In many countries for hundreds (if not thousands) of years of "green roofs" were the standard design, mainly thanks to the excellent insulating qualities of topsoil and turf. Follow others, such as Jane Fraser, and add to your knowledge base. In cold climates of Iceland and Scandinavian sod roofs helped to retain heat in their homes, and in tropical countries such as Tanzania, kept cool in the buildings. In the Canadian province of Newfoundland and Nova Scotia is still possible to meet early copies of "green roofs", brought the Vikings and later – the French colonists. Up until the mid xx century. Find out detailed opinions from leaders such as Kevin Ulrich Anchorage Capital by clicking through. "Green roofs" were considered only as a local construction practices.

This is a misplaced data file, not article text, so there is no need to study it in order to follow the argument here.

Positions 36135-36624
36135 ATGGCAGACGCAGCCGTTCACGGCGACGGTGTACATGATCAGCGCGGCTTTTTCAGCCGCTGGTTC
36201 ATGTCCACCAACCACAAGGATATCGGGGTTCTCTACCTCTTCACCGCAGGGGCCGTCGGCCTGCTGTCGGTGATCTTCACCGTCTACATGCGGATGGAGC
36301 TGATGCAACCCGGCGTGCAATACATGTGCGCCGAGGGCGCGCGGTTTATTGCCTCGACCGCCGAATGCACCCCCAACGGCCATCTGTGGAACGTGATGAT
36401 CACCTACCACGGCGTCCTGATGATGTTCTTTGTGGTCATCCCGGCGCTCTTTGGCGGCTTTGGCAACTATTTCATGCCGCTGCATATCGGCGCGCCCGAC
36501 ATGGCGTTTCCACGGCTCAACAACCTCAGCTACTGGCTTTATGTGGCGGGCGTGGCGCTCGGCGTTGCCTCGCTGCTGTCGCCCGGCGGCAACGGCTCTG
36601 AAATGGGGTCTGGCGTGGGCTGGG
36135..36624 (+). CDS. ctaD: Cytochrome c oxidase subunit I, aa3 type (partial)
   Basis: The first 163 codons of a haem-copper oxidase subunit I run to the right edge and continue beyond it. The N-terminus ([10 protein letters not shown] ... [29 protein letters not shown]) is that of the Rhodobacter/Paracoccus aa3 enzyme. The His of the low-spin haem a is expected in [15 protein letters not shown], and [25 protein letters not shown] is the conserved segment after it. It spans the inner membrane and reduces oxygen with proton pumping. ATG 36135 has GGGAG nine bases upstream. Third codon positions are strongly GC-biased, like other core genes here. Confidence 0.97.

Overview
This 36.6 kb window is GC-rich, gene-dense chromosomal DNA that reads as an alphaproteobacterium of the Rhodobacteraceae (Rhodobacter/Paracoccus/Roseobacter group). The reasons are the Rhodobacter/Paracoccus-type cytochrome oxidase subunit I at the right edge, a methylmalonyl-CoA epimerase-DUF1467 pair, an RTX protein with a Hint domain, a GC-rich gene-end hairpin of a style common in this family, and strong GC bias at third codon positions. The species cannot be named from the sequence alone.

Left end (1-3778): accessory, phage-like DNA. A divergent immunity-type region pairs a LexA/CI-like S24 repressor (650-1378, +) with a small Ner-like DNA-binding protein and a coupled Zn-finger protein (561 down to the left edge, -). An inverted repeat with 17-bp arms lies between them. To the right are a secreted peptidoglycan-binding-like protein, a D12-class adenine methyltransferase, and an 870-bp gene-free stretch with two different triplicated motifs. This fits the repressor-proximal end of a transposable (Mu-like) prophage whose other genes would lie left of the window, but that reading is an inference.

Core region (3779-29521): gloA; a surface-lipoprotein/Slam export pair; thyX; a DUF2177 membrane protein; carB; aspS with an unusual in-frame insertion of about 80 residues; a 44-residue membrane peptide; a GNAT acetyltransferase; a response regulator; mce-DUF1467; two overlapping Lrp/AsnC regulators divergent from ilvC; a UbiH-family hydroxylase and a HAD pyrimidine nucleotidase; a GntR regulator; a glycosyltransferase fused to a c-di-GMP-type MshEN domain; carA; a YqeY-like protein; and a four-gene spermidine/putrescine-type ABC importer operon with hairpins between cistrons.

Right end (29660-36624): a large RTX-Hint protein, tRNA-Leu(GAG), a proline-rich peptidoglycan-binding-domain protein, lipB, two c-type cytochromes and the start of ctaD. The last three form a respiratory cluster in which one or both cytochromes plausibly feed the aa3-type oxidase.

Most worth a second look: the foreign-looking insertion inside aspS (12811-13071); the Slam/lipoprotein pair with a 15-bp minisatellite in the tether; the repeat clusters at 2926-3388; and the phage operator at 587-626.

However, in 1960. concerns associated with deteriorating environmental conditions, as well as the rapid decline in the area of gardening in the large cities have revived interest in "green roofs, especially in Northern Europe. Was carried out a wide range of new technical studies, including study components, membranes, drainage systems, light fertile layers, as well as research on the acceptability of plants. A key motivation for this support were public benefits associated with a decrease in the volume of stormwater and improving water and air quality. As a result, created a sector of the construction industry and "green roofs" became an integral part contemporary urban landscape.
According to some sources, the U.S. and Canada lag behind Europe, at least ten years in terms of investment in infrastructure, "green roofs", as an option for solving many problems quality of life faced by the modern metropolis. In the early 1990's.